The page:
China's state-approved Catholic Church welcomed the installation Sunday of another bishop who was not approved by the pope, exacerbating Beijing's already strained relations with the Vatican.
Bishop Vincent Zhan Silu celebrated mass for 500 Catholics and Chinese officials in a church in the southern city of Ningde to mark his formal appointment as head of the Mindong Diocese. Hong Kong Cable TV showed Zhan holding a gold staff and wearing the white miter used by bishops.
The ceremony compounded deteriorating relations between the Vatican and China. A few months ago, Catholics hoped that back-channel communications and concessions from the Vatican would end a rift between the Vatican and the state-approved church.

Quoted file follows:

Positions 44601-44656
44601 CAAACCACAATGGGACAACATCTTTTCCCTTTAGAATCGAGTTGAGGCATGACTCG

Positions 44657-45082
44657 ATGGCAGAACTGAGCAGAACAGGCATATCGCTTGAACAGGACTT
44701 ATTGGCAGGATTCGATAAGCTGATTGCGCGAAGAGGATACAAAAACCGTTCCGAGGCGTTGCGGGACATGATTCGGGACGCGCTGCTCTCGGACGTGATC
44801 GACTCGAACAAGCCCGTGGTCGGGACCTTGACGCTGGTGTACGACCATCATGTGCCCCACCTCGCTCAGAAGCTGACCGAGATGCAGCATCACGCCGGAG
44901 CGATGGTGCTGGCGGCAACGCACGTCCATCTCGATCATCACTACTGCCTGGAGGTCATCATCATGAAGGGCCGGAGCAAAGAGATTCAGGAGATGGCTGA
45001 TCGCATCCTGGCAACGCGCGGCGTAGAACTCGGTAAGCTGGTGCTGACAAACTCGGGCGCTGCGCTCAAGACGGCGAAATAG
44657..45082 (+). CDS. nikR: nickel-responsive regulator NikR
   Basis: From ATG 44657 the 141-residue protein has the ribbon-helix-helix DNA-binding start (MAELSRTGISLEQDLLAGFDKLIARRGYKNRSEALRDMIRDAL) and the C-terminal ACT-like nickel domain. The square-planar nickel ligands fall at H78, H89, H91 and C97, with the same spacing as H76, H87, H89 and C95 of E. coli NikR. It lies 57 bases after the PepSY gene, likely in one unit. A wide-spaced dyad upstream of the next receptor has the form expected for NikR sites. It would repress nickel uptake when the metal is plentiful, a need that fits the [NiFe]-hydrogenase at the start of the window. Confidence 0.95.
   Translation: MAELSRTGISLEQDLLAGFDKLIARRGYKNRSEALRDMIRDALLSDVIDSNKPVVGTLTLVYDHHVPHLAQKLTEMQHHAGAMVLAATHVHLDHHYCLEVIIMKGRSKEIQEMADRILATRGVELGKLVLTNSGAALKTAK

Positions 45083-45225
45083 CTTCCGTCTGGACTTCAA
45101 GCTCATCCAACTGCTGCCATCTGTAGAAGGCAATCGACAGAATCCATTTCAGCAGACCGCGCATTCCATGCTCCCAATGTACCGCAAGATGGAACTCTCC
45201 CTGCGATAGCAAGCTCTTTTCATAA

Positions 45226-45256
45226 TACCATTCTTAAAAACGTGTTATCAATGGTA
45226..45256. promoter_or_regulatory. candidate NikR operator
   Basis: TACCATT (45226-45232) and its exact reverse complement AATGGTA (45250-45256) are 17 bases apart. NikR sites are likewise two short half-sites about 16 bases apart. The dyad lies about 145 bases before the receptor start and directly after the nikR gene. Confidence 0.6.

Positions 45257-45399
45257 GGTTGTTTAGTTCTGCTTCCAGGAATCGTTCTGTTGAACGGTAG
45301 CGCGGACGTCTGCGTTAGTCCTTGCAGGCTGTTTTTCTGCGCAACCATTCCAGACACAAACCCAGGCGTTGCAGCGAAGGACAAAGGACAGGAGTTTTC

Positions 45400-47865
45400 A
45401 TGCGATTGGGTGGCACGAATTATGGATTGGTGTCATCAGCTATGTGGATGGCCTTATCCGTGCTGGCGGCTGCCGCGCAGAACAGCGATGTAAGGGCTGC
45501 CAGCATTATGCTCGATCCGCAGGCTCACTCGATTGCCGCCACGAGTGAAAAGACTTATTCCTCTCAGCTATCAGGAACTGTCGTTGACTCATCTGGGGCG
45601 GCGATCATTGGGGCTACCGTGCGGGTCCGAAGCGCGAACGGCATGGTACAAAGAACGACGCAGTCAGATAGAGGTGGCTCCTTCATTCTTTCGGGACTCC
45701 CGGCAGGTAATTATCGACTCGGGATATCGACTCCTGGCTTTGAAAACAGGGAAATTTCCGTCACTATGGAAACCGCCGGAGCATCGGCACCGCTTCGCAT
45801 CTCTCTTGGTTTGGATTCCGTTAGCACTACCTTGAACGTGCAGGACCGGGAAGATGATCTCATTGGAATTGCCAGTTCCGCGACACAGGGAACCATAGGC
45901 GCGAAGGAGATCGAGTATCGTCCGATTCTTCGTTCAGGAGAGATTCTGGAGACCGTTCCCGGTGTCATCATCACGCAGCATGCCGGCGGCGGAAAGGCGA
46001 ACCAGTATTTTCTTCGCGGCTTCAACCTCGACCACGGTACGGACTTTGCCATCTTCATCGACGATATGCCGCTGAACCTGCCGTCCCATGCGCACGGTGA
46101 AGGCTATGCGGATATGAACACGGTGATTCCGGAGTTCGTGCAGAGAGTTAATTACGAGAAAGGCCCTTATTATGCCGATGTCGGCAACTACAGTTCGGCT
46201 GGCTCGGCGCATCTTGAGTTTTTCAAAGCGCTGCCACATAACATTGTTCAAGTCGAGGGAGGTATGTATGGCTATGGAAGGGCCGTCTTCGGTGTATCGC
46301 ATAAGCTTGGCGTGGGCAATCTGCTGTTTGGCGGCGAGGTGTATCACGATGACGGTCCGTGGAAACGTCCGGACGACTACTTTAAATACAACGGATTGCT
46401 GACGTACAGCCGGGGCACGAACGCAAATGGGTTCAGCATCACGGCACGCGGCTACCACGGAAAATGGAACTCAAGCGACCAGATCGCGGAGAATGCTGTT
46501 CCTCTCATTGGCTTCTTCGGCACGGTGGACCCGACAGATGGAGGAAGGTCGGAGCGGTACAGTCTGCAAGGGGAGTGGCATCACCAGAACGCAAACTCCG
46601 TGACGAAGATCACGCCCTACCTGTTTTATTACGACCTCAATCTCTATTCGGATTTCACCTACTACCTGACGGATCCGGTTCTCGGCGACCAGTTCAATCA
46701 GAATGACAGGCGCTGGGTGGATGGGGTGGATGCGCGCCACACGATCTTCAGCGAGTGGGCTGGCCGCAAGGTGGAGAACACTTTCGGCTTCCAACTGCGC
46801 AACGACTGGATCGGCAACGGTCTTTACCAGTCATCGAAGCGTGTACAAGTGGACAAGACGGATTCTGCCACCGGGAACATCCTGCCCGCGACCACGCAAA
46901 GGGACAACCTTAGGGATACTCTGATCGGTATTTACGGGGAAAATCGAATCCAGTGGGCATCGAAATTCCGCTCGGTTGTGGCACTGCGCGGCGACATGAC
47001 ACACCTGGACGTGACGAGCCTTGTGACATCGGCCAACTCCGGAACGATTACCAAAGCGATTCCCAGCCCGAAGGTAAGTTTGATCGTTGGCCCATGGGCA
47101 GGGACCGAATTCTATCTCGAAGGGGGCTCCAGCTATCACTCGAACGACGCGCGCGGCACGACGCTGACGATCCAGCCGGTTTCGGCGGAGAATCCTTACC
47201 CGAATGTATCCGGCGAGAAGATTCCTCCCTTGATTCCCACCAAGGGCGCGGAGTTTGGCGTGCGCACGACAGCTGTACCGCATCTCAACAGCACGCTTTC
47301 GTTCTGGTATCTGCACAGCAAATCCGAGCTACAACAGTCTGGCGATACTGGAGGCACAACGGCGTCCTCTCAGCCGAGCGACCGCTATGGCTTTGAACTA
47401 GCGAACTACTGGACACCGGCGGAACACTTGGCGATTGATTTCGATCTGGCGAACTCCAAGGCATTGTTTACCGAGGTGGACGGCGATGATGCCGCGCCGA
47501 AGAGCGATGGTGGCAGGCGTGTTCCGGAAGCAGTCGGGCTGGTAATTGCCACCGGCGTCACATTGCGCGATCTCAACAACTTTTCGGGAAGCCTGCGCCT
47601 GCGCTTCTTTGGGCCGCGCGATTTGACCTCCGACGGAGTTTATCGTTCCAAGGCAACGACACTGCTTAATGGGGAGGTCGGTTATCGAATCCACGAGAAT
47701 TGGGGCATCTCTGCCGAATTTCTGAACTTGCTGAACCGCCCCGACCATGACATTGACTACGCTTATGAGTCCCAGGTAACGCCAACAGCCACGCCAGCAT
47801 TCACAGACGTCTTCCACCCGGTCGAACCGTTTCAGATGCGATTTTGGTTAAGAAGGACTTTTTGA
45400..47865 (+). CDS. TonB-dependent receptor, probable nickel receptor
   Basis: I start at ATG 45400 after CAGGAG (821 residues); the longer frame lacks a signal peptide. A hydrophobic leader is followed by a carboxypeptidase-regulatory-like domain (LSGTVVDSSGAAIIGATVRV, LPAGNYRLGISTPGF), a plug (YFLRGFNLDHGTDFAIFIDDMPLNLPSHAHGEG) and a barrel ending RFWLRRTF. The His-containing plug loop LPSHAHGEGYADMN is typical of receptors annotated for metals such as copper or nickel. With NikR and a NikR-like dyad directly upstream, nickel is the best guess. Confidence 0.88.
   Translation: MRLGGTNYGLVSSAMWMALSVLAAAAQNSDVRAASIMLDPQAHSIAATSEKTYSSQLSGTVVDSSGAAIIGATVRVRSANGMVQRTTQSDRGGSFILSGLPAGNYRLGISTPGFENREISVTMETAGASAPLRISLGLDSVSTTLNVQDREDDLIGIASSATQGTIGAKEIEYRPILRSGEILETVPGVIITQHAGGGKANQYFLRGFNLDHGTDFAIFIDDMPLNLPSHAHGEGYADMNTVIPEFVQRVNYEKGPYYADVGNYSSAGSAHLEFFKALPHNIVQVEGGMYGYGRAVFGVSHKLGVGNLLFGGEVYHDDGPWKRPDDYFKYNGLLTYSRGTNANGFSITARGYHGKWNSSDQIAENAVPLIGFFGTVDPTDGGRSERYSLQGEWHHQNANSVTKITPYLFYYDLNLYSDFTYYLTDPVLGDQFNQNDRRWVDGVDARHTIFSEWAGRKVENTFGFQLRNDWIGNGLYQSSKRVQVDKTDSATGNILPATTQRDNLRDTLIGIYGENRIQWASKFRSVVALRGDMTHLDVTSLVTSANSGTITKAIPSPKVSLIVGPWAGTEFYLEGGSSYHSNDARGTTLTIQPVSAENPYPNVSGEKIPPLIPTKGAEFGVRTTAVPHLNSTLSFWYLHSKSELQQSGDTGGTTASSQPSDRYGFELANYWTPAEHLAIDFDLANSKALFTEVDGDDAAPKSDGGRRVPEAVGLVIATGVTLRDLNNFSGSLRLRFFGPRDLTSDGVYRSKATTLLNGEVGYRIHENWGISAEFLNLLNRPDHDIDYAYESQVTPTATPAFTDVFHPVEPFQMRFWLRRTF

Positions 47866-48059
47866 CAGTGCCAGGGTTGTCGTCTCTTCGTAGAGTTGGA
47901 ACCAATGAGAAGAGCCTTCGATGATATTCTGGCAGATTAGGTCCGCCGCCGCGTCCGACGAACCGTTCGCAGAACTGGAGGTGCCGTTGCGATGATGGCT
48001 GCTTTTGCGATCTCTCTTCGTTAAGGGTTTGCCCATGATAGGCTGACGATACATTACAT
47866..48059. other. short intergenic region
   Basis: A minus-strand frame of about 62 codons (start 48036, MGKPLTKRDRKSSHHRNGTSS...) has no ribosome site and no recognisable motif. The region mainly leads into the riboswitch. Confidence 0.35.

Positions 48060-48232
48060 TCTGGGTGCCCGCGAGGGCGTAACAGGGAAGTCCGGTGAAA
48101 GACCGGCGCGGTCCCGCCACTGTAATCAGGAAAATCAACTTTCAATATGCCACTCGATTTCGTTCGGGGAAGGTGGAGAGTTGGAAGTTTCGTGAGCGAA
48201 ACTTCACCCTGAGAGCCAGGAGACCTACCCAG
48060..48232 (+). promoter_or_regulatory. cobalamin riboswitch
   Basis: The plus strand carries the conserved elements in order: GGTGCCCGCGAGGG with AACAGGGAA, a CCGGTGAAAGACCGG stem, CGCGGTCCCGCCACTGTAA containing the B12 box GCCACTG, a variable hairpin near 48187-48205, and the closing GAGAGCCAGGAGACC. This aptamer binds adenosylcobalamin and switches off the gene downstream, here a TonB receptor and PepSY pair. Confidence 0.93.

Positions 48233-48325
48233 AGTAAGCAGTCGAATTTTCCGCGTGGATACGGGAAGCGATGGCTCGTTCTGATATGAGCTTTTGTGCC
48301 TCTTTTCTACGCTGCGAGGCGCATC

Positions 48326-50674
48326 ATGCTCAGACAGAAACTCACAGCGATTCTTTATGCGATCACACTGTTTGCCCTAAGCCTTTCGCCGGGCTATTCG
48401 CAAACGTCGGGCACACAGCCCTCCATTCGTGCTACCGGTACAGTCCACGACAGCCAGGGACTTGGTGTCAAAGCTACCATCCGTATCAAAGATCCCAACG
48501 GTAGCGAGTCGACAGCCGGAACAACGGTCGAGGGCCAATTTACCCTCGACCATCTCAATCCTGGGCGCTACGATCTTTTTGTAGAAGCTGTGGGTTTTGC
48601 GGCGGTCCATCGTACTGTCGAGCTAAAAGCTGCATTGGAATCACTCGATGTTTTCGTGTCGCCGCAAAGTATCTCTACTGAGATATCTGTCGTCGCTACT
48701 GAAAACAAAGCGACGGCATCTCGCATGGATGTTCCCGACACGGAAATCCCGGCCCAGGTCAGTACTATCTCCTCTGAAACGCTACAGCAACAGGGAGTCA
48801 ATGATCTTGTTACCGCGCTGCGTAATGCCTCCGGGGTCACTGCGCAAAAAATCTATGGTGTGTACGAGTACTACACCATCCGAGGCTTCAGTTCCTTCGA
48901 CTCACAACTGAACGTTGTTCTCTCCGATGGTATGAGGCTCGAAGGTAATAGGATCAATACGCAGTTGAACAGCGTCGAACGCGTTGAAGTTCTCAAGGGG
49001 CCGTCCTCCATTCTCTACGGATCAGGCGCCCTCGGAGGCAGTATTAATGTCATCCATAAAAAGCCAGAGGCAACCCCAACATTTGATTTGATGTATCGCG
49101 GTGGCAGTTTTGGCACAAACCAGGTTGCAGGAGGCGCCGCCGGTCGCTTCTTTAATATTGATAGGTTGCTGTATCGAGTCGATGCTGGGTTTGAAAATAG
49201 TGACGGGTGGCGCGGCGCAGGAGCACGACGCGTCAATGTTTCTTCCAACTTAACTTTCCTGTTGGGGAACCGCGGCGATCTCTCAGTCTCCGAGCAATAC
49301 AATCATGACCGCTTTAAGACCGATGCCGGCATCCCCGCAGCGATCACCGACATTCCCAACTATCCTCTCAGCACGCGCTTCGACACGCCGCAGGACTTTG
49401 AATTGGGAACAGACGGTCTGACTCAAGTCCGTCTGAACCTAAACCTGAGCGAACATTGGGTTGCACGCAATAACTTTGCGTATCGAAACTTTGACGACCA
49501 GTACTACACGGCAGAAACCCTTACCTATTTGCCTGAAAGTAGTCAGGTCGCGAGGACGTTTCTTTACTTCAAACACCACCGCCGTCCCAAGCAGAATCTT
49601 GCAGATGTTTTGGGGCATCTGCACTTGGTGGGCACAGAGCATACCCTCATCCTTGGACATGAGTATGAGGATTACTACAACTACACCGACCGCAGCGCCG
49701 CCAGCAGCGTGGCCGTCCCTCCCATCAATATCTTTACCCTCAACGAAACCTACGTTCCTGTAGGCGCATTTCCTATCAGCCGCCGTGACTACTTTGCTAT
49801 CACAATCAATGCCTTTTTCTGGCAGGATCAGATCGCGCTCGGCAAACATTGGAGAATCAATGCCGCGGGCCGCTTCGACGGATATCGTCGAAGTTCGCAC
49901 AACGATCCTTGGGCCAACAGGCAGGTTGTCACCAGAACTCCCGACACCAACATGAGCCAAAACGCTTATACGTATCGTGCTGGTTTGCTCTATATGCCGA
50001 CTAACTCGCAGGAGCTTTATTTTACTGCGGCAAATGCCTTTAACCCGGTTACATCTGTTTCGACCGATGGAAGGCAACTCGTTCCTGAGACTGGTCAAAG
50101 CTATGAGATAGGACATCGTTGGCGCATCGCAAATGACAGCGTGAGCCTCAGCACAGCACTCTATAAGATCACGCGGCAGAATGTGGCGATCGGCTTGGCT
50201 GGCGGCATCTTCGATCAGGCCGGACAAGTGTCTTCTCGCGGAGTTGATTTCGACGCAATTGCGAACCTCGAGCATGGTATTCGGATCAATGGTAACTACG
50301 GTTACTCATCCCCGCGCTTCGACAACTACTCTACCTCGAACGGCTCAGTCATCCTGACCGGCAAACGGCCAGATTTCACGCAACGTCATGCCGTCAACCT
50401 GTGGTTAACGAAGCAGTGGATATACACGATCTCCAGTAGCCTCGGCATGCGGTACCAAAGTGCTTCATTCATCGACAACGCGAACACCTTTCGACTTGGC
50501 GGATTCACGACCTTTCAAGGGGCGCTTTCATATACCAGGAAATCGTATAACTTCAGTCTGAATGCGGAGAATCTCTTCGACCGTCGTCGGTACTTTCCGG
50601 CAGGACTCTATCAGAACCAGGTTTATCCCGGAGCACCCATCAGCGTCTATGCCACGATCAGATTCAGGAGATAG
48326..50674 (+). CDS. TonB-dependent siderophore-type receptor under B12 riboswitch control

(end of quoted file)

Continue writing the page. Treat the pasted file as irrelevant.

Bishop Zhan Silu decided to install himself as bishop of the diocese, even though he is unpopular with most Catholics of the diocese and despite having become bishop in an illicit ceremony, that of January 6, 2000.
The Mindong Diocese consists almost entirely of believers who belong to the underground Church: out of 80,000 Catholics, more than 70,000, well organized and with a lot of vitality, are underground and can count on over 45 priests, 96 nuns and 400 lay catechists.